As cold weather approaches and living spaces are sealed tight against the elements, it’s even more important to reduce levels of indoor air pollution for the sake of your health and comfort. Here are some simple ways to freshen up your home for fall.
Fluff up curtains and draperies in your dryer on a low setting.If you have a steam setting, even better. You’ll be amazed at the dust that accumulates in the lint trap when you remove them. Add a dryer sheet as they tumble around to lend the drapes a subtle fragrance after you rehang them.
Wash, dry clean, fluff or replace decorative pillows, throws, table runners and tablecloths.These items tend to attract unseen dust and dust mites over time, which can aggravate allergies or asthma in sensitive people who eat or nap near them. A new season offers an opportunity to spruce up your home décor inexpensively with the fresh colors and textures of decorative fabrics, so consider replacing them altogether.
Vacuum upholstered furniture, even on the undersides, if possible.This will help keep dust and mites at bay, especially if you own a central vacuum system. Don’t forget the nooks and crannies; use a wand tool to vacuum between cushions.
Clean out clothes closets.Coats and other clothing that hang unworn for long periods of time are simply gathering dust. Purge unwanted items for donation, then vacuum the floors of your closet and dust any shelves inside. Hang sachets of herbs, such as lavender or sage, for a pleasant fragrance that will help repel moths.
More and more research is showing us the critical importance of a good night’s sleep. Since quality sleep contributes significantly to our ability to strengthen our immune systems, ward off the harmful effects of stress and process nutrients efficiently, anything we can do to enhance the health of our sleep environment is worth the effort. A good mattress is a solid start. But I have always wanted to know how do we keep it clean and free of unwanted particulate matter that we breathe in during the night?
Your vacuum system is your first and best tool of choice for maintaining a clean mattress. A central vacuum system is the best choice for cleaning mattresses because its high efficiency suction and hose will remove virtually all particulate matter and transport it to an air-tight container away from living spaces.
Using an upholstery attachment, vacuum your mattress regularly to remove the significant amount of dust and dead skin cells that accumulate from sleeping bodies—up to several pounds a year! This will also reduce the number of dust mites that live in your mattress, which contribute greatly to allergy symptoms.
If you have allergies, consider also using a washable mattress cover that you can remove and launder in hot water. This will prevent a great deal of dirt and dust from penetrating your mattress and also kill dust mites living in the mattress cover.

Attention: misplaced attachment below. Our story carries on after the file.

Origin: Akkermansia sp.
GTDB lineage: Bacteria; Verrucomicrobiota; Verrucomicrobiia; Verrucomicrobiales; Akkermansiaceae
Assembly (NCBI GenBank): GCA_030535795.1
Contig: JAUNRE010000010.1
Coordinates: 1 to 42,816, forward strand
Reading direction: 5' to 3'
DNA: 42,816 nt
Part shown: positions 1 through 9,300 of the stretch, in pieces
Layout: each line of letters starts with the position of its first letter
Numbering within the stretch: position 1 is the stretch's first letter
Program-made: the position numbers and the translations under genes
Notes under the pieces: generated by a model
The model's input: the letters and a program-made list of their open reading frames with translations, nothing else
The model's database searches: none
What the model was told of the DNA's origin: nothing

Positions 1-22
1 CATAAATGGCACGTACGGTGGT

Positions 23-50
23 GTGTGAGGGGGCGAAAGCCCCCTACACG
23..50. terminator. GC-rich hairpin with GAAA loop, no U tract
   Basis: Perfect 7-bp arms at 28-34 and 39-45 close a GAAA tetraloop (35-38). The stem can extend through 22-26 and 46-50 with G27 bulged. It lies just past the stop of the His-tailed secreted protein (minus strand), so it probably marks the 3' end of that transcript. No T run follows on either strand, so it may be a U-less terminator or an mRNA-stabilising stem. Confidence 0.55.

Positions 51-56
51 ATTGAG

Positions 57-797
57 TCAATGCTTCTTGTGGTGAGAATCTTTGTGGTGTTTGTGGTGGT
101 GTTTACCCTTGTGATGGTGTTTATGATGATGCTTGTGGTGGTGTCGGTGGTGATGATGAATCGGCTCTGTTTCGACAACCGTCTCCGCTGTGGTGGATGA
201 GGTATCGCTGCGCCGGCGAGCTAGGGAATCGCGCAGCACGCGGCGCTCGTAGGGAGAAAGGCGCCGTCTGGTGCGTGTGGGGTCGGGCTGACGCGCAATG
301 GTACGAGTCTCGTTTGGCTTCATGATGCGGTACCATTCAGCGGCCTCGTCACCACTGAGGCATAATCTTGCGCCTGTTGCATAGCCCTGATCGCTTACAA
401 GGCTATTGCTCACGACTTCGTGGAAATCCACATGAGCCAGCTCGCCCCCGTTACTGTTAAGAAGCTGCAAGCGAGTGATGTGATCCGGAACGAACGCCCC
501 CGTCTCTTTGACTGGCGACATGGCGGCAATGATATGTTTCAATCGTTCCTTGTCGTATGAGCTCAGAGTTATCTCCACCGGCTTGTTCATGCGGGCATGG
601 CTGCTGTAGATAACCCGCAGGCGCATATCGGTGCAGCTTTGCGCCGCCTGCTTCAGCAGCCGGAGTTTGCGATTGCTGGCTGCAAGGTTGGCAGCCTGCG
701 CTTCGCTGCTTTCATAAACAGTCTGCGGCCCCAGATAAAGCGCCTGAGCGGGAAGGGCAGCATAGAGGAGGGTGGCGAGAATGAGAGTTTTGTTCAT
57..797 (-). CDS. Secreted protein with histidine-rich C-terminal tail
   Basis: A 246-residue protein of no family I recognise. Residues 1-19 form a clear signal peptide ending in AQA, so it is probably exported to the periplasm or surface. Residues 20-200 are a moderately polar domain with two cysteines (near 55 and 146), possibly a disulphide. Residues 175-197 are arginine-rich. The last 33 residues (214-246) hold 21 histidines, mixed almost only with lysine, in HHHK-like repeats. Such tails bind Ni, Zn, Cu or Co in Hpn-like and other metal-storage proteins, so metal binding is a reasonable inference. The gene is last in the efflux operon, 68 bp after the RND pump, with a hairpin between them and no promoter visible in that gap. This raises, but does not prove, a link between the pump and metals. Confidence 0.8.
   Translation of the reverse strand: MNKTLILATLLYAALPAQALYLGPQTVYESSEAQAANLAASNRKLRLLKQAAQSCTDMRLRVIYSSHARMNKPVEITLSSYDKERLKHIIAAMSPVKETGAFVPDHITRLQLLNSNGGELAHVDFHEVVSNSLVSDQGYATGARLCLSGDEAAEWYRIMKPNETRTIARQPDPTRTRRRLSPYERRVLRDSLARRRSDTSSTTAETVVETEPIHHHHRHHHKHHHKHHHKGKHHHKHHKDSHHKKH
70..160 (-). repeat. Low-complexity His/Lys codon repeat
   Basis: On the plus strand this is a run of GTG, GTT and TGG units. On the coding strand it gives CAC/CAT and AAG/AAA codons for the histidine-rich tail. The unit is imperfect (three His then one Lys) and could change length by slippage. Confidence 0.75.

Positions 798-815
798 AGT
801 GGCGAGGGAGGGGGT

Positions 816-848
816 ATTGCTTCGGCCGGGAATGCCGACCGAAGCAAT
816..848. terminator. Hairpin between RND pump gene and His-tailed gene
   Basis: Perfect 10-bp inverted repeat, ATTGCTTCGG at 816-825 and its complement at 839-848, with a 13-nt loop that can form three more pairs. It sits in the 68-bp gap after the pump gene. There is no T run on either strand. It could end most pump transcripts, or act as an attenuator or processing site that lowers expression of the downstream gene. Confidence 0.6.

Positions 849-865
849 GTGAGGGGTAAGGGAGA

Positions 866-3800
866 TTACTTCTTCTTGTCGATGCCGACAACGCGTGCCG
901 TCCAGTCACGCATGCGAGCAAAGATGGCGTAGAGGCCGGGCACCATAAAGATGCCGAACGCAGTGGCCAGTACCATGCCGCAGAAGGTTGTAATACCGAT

If your mattress becomes soiled or stained, use an upholstery shampoo, following the directions exactly. Or mix mild detergent with water until suds form, and then apply only the suds to the mattress with a sponge. Be careful not to over-wet the mattress. Wipe the area with a fresh sponge that has been wrung out with warm water. Allow to dry thoroughly. Aiming a fan at the damp areas will speed drying and prevent further water stains.
No one wants to look at beautiful sunshine streaming through grime-streaked windows. I found some tips that will make your windows sparkle as if they aren’t there at all.
A microfiber cloth or cotton rag, such as an old cloth diaper, dampened in cleaning solution, will yield effective results. Follow with a squeegee, then use a dry, lint-free rag for touch-up if necessary. Some people swear by wadded up newspaper to clean and dry their windows, which absorbs water without streaking or leaving residue.
While many store-bought window cleaning solutions are effective, a homemade solution of vinegar and water with a few drops of liquid soap is an inexpensive alternative that works well and prevents streaking.
For best results, hold the squeegee at an angle so the water runs down the window, and wipe the squeegee with a dry, lint-free cloth after every swipe.
To help avoid messy drips that require time-consuming touchup work, apply cleaning solution with your wet rag just short of the window frames.
Squeegee horizontally whenever possible. Left-handed people will need to apply an extra vertical swipe with the squeegee.
Don’t forget to wipe the window sills.
On hot days, you may need to clean and wipe dry at the same time to avoid streaking. Use both hands, unless you are on a ladder. Avoid cleaning windows in direct sun if possible.
On windy days, work in the direction of the wind, so spray does not blow onto clean windows.